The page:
September 25, 2007

The following interview with Michel Azcueta, mayor of Villa El Salvador, by Jaime de Althaus,first appeared in the Lima daily Expreso (May 19, 1989).* Do you have problems with terrorism? Yes, but I can count them on the fingers of my hand. There was an attack on the police station, another at the local offices of the APRA party, and a third against a justice of the peace, between 1984 and 1985. The most recent one was an attempt to attack a local market last year which the people blocked. The terrorists started to agitate and told the people to ransack the market. The people didn't follow them, and the terrorists were arrested. Neither Sendero Luminoso nor the Movimiento Revolucion- ario Tupac Amaru (MRTA) have a presence in the neighbor- hood organizations? Not in any. Not in the popular organizations, nor in the feminist organizations. Not among the youth groups, nor in the teachers' organization. When people have clear objec- tives and a development plan, the alternative of Sendero, which is the alternative of desperation, does not take hold. You also have a system of urban defense groups called rondas. How do these function? The rondas are organized by block. Villa El Salvador is organized by blocks of 24 families, and groups of 16 blocks. The rondas keep watch over the blocks at night. It is a public system. In the courses where the ronderos are trained, we invite the mayor's office and the Civil Guard [police] to give talks. There is mutual respect. "* From Latinamerica Press (Lima) June 1, 1989. Do all the blocks have rondas? Not all groups do-it is voluntary. But they have been growing, and a large number of blocks do have them. There are also popular inspectors in charge of the internal security for a group, which is made up of 384 families. They have the power to authorize public festivals, maintain internal order, and to control the prices, quality, measures and weights in grocery stores, corner stores and markets. Is a popular inspector paid? For two and a half years they worked for free. But in the last six months they've received 20% of the fines that they collect for infractions in the markets. That's a help for them. They aren't city employees. They are elected in the group assembly and if they do not work out the community can remove them from office and name another. The job is only for one year but they can be re-elected. They are recognized by the mayor's office and the Civil Guard. What do the rondas do with criminals they capture? They notify the Civil Guard immediately. There is only one police station in Villa El Salvador. They guard the criminals, call the police station and then turn them over. Then the system of urban rondas does not have anything to do with terrorism, only with common crime? They deal with internal security in general. But the atmosphere of security and development that we have achieved is effective against terrorism....The key is to foster grass- roots democracy, to encourage the democratization of popu- lar organizations, in order to plan development at the local level. The state, the central government and public busi- nesses need to respect and support this grass-roots democ- racy. I believe that this way at least some of the problems that the communities bring to our attention can be resolved.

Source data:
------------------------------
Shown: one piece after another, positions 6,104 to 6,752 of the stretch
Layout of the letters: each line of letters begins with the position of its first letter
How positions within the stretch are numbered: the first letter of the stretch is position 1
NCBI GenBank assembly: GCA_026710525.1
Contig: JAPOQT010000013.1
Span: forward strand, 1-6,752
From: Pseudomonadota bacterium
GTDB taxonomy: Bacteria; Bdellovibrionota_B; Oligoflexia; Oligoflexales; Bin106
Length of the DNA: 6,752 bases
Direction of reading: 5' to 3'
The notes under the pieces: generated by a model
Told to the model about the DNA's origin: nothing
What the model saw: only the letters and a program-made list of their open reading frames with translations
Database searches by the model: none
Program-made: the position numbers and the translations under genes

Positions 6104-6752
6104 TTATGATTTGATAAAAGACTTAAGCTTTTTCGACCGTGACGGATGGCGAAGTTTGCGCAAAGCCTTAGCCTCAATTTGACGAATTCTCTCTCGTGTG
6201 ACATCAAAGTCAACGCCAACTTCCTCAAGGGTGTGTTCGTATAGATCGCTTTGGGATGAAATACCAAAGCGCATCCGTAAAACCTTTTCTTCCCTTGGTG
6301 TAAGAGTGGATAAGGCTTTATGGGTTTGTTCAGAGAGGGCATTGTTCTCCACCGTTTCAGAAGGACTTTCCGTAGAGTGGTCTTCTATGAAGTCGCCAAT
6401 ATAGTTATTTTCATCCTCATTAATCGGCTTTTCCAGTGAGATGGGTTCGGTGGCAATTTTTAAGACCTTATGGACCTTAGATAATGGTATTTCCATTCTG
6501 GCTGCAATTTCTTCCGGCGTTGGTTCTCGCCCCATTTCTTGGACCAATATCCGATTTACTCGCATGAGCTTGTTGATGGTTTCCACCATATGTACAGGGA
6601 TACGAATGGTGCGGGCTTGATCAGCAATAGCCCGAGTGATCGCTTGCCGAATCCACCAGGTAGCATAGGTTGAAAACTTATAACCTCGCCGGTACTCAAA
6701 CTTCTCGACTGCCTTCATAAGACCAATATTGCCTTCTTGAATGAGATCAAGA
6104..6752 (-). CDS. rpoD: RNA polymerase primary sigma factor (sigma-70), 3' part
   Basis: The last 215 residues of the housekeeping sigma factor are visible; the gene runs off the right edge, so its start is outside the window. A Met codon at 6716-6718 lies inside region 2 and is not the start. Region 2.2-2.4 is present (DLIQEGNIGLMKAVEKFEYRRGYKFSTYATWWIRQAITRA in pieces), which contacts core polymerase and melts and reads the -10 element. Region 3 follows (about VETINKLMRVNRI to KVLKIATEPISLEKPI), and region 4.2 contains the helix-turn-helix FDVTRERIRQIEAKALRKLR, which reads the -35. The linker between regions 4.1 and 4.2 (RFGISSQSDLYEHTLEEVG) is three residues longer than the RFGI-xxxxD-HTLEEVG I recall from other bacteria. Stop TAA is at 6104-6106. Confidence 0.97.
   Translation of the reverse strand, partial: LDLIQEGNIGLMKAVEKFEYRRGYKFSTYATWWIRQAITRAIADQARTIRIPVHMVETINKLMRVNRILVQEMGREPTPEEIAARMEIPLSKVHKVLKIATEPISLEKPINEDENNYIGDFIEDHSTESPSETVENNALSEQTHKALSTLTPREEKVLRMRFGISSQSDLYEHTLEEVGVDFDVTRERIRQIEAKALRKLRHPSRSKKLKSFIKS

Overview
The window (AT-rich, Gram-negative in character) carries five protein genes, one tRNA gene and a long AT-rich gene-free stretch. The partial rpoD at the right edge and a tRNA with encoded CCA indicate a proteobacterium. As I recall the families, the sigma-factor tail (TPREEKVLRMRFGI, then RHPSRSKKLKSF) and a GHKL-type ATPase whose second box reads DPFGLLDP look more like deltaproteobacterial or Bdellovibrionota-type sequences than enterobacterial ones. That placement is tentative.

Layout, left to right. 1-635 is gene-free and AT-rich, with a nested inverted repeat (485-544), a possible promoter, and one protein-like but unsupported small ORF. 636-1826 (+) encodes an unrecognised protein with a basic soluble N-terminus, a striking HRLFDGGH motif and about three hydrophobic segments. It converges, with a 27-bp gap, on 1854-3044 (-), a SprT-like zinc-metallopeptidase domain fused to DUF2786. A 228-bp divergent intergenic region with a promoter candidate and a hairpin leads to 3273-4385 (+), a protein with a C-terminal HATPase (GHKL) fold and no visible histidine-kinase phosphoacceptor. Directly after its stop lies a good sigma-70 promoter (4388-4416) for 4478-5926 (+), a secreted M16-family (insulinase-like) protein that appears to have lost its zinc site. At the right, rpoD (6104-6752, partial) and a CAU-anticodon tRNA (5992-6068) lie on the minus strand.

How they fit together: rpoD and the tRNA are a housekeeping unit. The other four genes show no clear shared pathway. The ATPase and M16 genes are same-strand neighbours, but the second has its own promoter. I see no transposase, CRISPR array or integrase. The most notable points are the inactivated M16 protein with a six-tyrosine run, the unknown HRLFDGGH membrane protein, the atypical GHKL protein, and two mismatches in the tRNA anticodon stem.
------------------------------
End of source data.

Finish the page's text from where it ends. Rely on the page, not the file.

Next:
Tags: Peru, homeless, Villa El Salvador, Shining Path, Michel Azcueta

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